By Ani Hovhannisyan, Marine Madatyan
In the first installment of this series taking a look at the Soviet era medical equipment still being used in Yerevan’s government-run polyclinics, we noted that patients cannot receive proper diagnostic care due to the advanced age of the machines.
They often break down. Some work on a limited basis.
Hetq telephoned all the polyclinics in Yerevan, asking management if they provide x-ray, fluorography and dental x-ray exams. It turns out that nine of the 24 polyclinics in Armenia’s capital cannot provide full diagnostic services. They either do not have the equipment or the equipment they do have is too old to provide accurate results.
Armenia’s Minister of Health has set standards for free medical care provided by the government. Accordingly, if a polyclinic does not have a certain piece of diagnostic equipment it must send the patient to another medical institution that does. The two institutions draw up a service contract stating that the organization with the necessary examination equipment must diagnose the patient free of charge. The polyclinic that sent the patient in the first place must pay the other from funds allocated by the government.
Hetq wrote to the Yerevan Municipality, inquiring what options patients have who go to a state polyclinic, cannot get a proper diagnostic test due to shoddy equipment, and are never forwarded to a substitute medical outfit.
The municipality’s press office responded that: “The medical department reports that of the 24 ambulatory polyclinics operating under the jurisdiction of Yerevan, only three do not have x-ray units and that in one polyclinic the x-ray machine is off-line. However, they have entered into agreements with other medical institutions to provide x-ray diagnostics.”
According to the municipality’s statement, only two polyclinics have written up service contracts in order to send patients elsewhere. One of the contracts sends patients from the Noragavit polyclinic to Polyclinic #13. The other contract allows patients from Polyclinic #9 to the Malatya Medical Center.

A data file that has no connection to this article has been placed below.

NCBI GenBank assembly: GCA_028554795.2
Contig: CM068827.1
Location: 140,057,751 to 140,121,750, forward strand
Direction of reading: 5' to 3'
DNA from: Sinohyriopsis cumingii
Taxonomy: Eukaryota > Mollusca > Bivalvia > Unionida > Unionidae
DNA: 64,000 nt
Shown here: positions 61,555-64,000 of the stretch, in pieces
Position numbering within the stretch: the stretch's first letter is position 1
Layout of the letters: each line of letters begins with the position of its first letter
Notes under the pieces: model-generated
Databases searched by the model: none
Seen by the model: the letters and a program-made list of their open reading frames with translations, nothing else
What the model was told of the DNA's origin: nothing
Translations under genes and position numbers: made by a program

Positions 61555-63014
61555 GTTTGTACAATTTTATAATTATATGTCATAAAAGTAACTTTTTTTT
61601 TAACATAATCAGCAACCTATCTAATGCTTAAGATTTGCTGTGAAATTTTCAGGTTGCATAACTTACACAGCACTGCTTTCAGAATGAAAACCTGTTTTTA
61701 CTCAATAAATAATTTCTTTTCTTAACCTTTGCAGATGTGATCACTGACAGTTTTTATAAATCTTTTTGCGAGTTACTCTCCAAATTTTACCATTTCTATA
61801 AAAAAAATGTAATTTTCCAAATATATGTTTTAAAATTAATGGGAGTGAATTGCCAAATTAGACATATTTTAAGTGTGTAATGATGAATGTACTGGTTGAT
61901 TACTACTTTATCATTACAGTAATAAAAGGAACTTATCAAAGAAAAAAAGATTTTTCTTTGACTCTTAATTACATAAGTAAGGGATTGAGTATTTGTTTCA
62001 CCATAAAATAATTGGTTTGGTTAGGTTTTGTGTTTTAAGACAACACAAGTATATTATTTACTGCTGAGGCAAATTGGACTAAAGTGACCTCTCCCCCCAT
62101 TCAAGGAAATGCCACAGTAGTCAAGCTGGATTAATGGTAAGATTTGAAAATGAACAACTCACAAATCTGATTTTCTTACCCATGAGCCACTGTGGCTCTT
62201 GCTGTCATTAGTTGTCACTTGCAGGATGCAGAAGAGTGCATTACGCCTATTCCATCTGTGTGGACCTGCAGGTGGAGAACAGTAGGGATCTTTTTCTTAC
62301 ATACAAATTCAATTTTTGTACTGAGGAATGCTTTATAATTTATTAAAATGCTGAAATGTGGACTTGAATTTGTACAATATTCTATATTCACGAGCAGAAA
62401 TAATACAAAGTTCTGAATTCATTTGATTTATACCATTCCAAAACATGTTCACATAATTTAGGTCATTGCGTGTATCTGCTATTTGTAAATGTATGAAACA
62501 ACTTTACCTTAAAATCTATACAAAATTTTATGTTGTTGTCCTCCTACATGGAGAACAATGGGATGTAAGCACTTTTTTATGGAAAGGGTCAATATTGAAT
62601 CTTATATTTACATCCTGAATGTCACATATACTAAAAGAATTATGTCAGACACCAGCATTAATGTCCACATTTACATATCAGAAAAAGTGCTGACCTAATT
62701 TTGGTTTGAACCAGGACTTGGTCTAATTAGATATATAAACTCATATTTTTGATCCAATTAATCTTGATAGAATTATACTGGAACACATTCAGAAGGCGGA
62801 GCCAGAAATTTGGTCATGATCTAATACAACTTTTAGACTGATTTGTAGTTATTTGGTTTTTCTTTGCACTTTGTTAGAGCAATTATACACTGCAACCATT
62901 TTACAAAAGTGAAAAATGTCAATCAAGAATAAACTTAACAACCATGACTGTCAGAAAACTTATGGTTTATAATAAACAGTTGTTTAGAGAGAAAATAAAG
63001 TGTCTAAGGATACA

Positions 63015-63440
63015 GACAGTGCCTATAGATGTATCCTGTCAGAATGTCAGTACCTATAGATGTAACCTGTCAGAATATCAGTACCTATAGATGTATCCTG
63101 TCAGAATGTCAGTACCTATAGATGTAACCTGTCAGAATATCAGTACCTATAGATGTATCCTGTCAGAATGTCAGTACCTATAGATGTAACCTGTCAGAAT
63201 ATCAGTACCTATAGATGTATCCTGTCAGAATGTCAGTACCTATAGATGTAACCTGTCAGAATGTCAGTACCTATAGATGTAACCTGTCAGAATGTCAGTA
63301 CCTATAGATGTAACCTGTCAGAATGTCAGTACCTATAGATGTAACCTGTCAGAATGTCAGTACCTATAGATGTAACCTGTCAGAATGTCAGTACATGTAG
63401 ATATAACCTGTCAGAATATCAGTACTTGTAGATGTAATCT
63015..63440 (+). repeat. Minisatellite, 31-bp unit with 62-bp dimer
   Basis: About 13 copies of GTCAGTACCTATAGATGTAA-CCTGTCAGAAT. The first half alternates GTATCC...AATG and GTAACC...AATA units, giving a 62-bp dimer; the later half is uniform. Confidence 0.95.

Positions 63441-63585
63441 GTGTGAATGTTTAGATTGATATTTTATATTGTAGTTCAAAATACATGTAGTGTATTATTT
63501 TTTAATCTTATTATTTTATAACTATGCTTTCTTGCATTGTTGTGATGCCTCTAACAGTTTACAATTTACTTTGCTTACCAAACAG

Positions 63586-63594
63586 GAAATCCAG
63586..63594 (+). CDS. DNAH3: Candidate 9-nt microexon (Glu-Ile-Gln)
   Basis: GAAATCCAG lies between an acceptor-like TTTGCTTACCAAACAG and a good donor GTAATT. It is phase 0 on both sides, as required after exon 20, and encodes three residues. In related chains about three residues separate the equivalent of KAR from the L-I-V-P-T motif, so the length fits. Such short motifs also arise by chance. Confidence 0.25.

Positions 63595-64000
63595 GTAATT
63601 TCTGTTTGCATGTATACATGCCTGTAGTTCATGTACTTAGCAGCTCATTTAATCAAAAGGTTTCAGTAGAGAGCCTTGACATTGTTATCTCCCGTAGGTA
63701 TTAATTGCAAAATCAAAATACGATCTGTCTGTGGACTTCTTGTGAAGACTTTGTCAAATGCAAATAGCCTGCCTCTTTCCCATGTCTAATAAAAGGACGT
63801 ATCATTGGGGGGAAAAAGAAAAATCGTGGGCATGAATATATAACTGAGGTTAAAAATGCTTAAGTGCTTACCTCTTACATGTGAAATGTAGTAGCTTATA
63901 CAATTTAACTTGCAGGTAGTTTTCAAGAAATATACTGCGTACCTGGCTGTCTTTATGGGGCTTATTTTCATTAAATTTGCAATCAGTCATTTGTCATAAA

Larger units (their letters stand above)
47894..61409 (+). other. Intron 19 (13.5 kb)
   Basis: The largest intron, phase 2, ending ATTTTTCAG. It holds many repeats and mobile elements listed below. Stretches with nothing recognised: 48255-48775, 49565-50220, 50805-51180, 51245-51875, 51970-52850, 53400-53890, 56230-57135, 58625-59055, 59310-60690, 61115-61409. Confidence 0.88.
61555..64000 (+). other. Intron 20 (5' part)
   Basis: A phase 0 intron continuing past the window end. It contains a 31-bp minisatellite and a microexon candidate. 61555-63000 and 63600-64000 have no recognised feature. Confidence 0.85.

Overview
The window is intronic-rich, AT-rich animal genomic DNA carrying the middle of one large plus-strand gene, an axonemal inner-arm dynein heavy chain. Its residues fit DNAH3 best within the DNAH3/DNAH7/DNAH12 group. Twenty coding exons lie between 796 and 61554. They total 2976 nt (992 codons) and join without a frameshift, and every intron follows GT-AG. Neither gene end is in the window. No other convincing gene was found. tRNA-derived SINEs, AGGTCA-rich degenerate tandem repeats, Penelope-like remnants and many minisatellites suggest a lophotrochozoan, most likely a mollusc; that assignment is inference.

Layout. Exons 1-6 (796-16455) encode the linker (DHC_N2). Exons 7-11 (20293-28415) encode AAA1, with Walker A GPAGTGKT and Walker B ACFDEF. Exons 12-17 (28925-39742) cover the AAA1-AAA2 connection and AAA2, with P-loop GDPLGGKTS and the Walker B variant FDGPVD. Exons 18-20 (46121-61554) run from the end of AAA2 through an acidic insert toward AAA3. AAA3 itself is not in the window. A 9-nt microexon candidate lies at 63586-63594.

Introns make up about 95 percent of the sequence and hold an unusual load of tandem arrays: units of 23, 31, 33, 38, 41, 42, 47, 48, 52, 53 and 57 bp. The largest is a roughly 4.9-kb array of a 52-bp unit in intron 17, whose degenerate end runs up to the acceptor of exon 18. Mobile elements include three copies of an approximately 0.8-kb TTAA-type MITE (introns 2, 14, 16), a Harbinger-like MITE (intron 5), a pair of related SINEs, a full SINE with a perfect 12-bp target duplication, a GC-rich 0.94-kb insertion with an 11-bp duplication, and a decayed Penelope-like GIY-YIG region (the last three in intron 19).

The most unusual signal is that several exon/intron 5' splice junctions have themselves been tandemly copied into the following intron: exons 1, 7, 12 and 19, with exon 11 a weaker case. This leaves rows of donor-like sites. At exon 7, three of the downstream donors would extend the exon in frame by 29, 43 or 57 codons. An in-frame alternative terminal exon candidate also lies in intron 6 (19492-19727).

The Yerevan Municipality also reports: “For the first time in the past thirty years, under Mayor Taron Margaryan’s initiative, two new generation x-ray machines have been obtained. To furnish the medical establishments with completely new equipment requires great financial resources.”
We should note that the polyclinics operating under the jurisdiction of the Yerevan Municipality, but financed by the national budget, obtain new medical equipment not at the initiative of the mayor but rather under the Yerevan community’s annual budgetary program. Hetq wrote to the municipality wanting to know why patients deprived of receiving free diagnostic services due to old equipment weren’t being sent elsewhere, as required by law. We didn’t ask when all 24 polyclinics would be getting new equipment.
It only took us a day to get on the phone and find out which polyclinics had the necessary equipment to conduct thorough examinations and which didn’t. As to why the municipality’s department of health wasn’t aware that Polyclinics 4, 8, 12, 16, 22 and the Karmir Blour Clinic are not able to provide fluorography or dental (among other body parts) x-rays remains puzzling.
Perhaps the municipality isn’t aware that these polyclinics also lack contracts to send patients elsewhere for substitute services.
If it is not possible to update equipment at all Yerevan polyclinics at once, as the municipality underlines in its response, then those polyclinics outfitted with new machines obtained at the “initiative of the mayor” can service all those patients whose local clinics lack such resources.
By not signing substitute service contracts between polyclinics, the Yerevan Municipality is hoarding national budget resources to the detriment taxpayers. Patients who cannot get examined at their local clinic are forced to visit private medical establishments and pay.
According to Article 4 of the RA Law on Medical Assistance and Service to the Populace, “Everyone has the right to receive medical assistance and service at no charge, within the scope of targeted health programs ensured by the state.”